Letters for June 14, 2007
The Holland Project sits in a building that the city of Reno intends to demolish for its new Central Police Station complex. The city saw the youth music cooperative as a simple way to hold the land until the RPD project got underway.
No one foresaw the problem with neighbors.
Of course, when the shoo-fly track was removed, the city gave no thought to providing the area with pavement, sidewalks or traffic right-of-way. There is no safe access to Keystone for vehicles. Keystone Place no longer connects.
A neighbor has complained about the site problems, and the Holland Project and its supporters have made the tactical blunder of denying the residential character of the neighborhood.
Indeed, two historic homes have just been placed on the same block after being moved from near the river (to make way for condos). The area will stay residential until work on the new police station begins.
The city of Reno is responsible for the site location problems faced by the Holland Project. In trying to do the right thing, the city has saddled these kids with site location problems they are powerless to address.
Blaming the neighbor misses the real problem.
I believe Mayor Cashell, the City Council and the Holland Project leaders must work together to find a better site for the Holland Project. Numerous charter schools have set up shop in Reno in mixed-use industrial areas, and that is where the Holland Project belongs.
The present site is doomed to the wrecking ball, and who wants to attend a show across from the Police Station anyway?
In the meantime, the city of Reno should in good faith allow the reopening of the Holland Project at its current address.
Suffer the children
When I was growing up in Reno there were not many places around the city that catered to Reno’s youth. I was never allowed to go see bands that I liked because my parents didn’t want me going to a bar at the age of 15. I feel like I missed out on a lot because of this. Reno is a gambling city, and there are plenty of things for the 21 and up crowd to do, but not much for the youth in the area. Recently, a bunch of people from the community decided to do something to change this. The result was the creation of the Holland Project on Keystone Avenue. Though it has only been open for a couple of months, I see great potential in this place. I know I have been somewhat critical of the Holland Project and have had some serious doubts, but I think that, with a little work, this place can do a lot of good for this city. It is a place that anyone, no matter their age, can go to have a good time. One man has tried to ruin something that could be so wonderful for the Reno community. I urge everyone to see the beauty in this project and instead of trying to shut it down, work with the city and the creators of the Holland Project to develop a compromise.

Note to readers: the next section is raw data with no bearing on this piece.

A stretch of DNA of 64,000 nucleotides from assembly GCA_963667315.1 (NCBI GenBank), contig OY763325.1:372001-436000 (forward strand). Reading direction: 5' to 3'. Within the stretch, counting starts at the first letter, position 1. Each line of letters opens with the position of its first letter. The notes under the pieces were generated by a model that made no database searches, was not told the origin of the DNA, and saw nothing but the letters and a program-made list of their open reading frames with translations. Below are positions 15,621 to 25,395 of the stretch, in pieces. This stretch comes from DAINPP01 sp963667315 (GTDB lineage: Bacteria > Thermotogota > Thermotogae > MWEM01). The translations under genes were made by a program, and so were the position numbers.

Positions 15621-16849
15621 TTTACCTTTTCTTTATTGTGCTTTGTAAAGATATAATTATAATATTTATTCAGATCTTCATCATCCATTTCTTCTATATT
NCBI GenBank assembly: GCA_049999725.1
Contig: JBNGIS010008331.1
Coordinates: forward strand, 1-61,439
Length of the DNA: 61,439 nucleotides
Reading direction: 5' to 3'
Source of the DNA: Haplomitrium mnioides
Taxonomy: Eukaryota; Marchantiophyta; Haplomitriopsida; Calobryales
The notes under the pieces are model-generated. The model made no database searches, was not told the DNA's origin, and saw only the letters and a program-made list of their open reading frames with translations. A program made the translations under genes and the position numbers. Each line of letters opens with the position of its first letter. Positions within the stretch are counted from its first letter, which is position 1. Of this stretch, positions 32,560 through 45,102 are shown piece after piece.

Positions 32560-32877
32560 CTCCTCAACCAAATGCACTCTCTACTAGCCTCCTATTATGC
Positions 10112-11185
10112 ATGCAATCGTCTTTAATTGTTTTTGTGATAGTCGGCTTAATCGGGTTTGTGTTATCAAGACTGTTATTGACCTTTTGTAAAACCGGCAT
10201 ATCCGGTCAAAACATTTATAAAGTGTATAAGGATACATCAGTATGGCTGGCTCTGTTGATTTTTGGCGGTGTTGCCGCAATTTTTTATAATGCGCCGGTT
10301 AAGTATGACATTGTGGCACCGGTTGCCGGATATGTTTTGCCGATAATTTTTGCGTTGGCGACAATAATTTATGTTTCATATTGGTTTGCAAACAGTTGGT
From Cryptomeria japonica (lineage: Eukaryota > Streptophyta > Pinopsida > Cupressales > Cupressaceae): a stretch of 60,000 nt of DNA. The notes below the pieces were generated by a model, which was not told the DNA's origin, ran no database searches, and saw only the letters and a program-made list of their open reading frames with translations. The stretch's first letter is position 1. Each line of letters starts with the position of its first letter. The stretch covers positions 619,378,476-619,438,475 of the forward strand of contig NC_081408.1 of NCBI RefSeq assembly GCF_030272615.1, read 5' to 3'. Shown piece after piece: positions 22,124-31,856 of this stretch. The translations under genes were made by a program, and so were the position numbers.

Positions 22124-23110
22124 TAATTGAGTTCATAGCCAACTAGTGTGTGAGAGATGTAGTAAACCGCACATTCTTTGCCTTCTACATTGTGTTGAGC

De-fund the war
Re “Democrats caved” (Letters to the editor, May 31):
I just can’t let Doug Long’s letter slide by. He’s got opinions, and that’s OK, but his history is a little off. Congress, by cutting funds, did not end the Vietnam War. General Giap’s North Vietnamese army did that when they invaded and conquered the South (after promising not to do so in the Paris peace talks). Congress didn’t even end American combat involvement in the war; Nixon and Kissinger did that through several military strategies combined with the negotiations in Paris.
Congress cut off funds, it’s true, but American combat forces were long gone by then, and Congress’ cutoff of aid to the South proved a temptation the North couldn’t resist. Now fast forward to Iraq. Would a cutoff of funds “end this failed war?” Of course not. Whether America has troops there or not, the fighting and infighting will go on until something happens to stop it, such as these examples from history: an outside country invades and crushes all opposition (think South Vietnam); a strongman-dictator arises and takes control (post-WWII Yugoslavia); or the factions get so tired of spilling blood they finally give up their guns (Northern Ireland comes to mind).
Mr. Long should acknowledge that having Congress cut off funding will only alter, not end, the killing in Iraq. Let’s hear what he (and Sens. Reid and Pelosi) think will happen after we withdraw.
Re “The dog days of summer” (Feature story, May 31):
That’s the ugliest cover your publication has ever had: a homely mutt. Dogs are SO over-exposed. So lame. So boring. I guess spay/neuter advice is falling on deaf ears; if it was working, that ugly mutt never would have been born.
Re “Neighborly dispute” (News, June 7):
The Holland Project was cited for disturbing the peace on May 18 (not May 21), and the site has been closed since May 24 (not May 21). We apologize for any inconvenience caused by our error. This has been corrected on the Web site.